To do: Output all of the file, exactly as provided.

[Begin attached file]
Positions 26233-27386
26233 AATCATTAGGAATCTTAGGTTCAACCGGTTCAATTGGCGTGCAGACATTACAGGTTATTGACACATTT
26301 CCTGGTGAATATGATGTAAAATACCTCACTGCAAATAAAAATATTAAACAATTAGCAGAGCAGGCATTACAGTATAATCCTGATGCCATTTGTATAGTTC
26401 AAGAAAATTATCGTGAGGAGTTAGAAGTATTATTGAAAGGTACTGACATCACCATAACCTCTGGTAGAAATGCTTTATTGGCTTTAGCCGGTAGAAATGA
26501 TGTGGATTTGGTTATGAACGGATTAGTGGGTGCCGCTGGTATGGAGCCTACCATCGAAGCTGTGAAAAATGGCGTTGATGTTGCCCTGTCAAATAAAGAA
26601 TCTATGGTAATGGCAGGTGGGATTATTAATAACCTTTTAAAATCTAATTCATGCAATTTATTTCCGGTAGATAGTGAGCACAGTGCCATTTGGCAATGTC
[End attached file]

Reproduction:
Positions 26233-27386
26233 AATCATTAGGAATCTTAGGTTCAACCGGTTCAATTGGCGTGCAGACATTACAGGTTATTGACACATTT
26301 CCTGGTGAATATGATGTAAAATACCTCACTGCAAATAAAAATATTAAACAATTAGCAGAGCAGGCATTACAGTATAATCCTGATGCCATTTGTATAGTTC
26401 AAGAAAATTATCGTGAGGAGTTAGAAGTATTATTGAAAGGTACTGACATCACCATAACCTCTGGTAGAAATGCTTTATTGGCTTTAGCCGGTAGAAATGA
26501 TGTGGATTTGGTTATGAACGGATTAGTGGGTGCCGCTGGTATGGAGCCTACCATCGAAGCTGTGAAAAATGGCGTTGATGTTGCCCTGTCAAATAAAGAA
26601 TCTATGGTAATGGCAGGTGGGATTATTAATAACCTTTTAAAATCTAATTCATGCAATTTATTTCCGGTAGATAGTGAGCACAGTGCCATTTGGCAATGTC